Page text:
Once a user starts a vpn client to connect to company extranet, all network traffic is diverted to the vpn tunnel. Routing gets setup by VPN client such that everything would go down the tunnel. Split tunnel can fix that by keeping traffic for internet from tunnel and only direct extranet traffic to the tunnel. But it comes with few risks on its own. Lets review the concept for a minute.
The VPN tunnel can be configured to work in two modes.
- Mandatory (default)
While a client tunnel is established in mandatory mode, all client traffic is tunneled through it by default. This is the default vpn mode. So accessing yahoo.com will go through vpn tunnel to company extranet which will then route it via its own internet connection after applying access policy etc.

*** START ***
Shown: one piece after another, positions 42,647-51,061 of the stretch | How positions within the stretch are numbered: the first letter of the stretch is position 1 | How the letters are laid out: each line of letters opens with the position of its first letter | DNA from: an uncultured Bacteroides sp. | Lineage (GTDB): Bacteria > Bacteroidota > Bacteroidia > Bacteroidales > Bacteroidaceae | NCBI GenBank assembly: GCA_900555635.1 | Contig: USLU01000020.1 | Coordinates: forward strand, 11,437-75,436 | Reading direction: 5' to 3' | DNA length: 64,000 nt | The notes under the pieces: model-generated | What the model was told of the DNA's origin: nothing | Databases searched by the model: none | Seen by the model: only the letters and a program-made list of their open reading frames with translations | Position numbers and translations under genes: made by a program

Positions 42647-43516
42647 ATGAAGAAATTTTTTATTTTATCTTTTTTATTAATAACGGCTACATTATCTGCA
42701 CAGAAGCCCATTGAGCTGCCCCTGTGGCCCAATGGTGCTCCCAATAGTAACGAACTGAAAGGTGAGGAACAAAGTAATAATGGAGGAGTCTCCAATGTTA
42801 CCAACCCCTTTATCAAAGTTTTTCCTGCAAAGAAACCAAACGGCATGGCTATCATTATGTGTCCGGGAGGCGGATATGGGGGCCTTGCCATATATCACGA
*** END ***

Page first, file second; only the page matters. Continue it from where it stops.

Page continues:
- Split Tunneled mode
Split Tunneling allows configuring specific network routes that are then tunneled and sent to the client’s Extranet adapter; any other traffic goes to the local PC Ethernet or Dialup adapter interface. So Split tunneling allows the user to get access to the Internet or print locally even while the system is tunneled into the company Extranet. But this comes with a security issue because it opens a backdoor into the secure office network from internet via the home system. A hacker can exploit the home system and can use that as a jump box to get into the company network. Or if the system at home is infected it will further that infection into office network. That is why organizations want vpn users to ensure they are up to date and have anti-virus installed and most will provide vpn clients that are tightly controlled to enable the Default mode. Continue reading